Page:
UBC Faculty Research and Publications

Who can speak that language? Eleven-month-old infants have language-dependent expectations regarding speaker ethnicity May, Lillian Anne; Baron, Andrew S.; Werker, Janet

Abstract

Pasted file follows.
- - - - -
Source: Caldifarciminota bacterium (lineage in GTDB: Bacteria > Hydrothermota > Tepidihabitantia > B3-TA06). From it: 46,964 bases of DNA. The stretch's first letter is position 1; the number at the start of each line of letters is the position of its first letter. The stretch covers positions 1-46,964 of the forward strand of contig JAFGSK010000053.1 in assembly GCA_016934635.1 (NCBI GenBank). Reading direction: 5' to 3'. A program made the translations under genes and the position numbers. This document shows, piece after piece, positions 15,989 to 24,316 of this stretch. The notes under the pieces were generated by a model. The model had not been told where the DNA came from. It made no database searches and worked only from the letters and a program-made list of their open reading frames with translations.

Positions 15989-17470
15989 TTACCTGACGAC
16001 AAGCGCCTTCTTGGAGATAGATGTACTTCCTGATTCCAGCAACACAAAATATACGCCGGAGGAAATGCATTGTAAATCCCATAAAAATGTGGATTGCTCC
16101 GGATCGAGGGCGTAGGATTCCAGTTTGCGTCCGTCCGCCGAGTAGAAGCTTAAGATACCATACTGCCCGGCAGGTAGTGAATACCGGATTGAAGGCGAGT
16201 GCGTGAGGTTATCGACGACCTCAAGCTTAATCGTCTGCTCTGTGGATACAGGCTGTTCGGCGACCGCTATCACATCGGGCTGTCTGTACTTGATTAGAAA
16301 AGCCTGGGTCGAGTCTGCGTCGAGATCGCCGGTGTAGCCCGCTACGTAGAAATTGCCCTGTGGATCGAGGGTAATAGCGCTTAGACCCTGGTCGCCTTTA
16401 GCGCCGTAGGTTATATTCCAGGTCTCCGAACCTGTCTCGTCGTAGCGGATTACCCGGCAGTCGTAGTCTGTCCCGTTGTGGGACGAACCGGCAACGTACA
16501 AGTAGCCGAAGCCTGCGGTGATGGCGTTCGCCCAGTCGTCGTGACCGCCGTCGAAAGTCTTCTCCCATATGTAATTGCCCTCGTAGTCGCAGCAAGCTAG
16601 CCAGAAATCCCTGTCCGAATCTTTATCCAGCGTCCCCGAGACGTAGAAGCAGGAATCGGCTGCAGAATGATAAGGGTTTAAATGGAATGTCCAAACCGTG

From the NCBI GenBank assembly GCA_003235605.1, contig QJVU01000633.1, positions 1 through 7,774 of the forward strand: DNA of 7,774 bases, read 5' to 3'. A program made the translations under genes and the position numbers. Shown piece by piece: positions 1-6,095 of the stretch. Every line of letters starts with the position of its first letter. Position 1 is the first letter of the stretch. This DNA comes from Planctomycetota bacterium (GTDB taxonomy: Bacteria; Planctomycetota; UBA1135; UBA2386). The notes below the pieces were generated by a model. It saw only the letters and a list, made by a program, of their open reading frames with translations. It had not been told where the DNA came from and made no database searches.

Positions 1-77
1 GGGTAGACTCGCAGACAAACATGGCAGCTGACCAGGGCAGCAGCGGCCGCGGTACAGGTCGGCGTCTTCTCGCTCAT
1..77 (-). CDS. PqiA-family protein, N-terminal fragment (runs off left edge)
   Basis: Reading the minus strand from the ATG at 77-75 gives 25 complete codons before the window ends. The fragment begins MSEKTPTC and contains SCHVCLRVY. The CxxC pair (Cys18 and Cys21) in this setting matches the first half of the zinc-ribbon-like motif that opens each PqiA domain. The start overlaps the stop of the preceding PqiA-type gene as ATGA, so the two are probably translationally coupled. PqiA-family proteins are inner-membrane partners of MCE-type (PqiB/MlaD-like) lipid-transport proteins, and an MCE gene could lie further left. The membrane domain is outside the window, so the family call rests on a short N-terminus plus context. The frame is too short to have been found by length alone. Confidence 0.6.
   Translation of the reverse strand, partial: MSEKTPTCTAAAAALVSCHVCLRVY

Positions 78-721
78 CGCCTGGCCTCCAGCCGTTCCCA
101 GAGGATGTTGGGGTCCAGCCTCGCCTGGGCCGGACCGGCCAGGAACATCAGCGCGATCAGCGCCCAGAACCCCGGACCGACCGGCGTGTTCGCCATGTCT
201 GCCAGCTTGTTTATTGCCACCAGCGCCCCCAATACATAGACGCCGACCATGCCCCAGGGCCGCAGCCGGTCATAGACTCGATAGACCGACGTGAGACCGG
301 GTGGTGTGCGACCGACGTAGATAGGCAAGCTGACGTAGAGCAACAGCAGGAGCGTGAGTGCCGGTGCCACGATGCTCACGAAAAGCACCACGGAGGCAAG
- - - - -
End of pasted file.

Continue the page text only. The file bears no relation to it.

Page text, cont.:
Research demonstrates that young infants attend to the indexical characteristics of speakers, including age, gender, and ethnicity, and that the relationship between language and ethnicity is intuitive among older children. However, little research has examined whether infants, within the first year, are sensitive to the co-occurrences of ethnicity and language. In this paper, we demonstrate that by 11 months of age, infants hold language-dependent expectations regarding speaker ethnicity. Specifically, 11-month-old English-learning Caucasian infants looked more to Asian versus Caucasian faces when hearing Cantonese versus English (Studies 1 & 3), but did not look more to Asian versus Caucasian faces when paired with Spanish (Study 2), making it unlikely that they held a general expectation that unfamiliar languages pair with unfamiliar faces. Moreover, infants who had regular exposure to one or more significant non-Caucasian individuals showed this pattern more strongly (Study 3). Given that infants tested were raised in a multilingual metropolitan area – which includes a Caucasian population speaking many languages, but seldom Cantonese, as well as a sizeable Asian population speaking both Cantonese and English – these results are most parsimoniously explained by infants having learned specific language-ethnicity associations based on those individuals they encountered in their environment.

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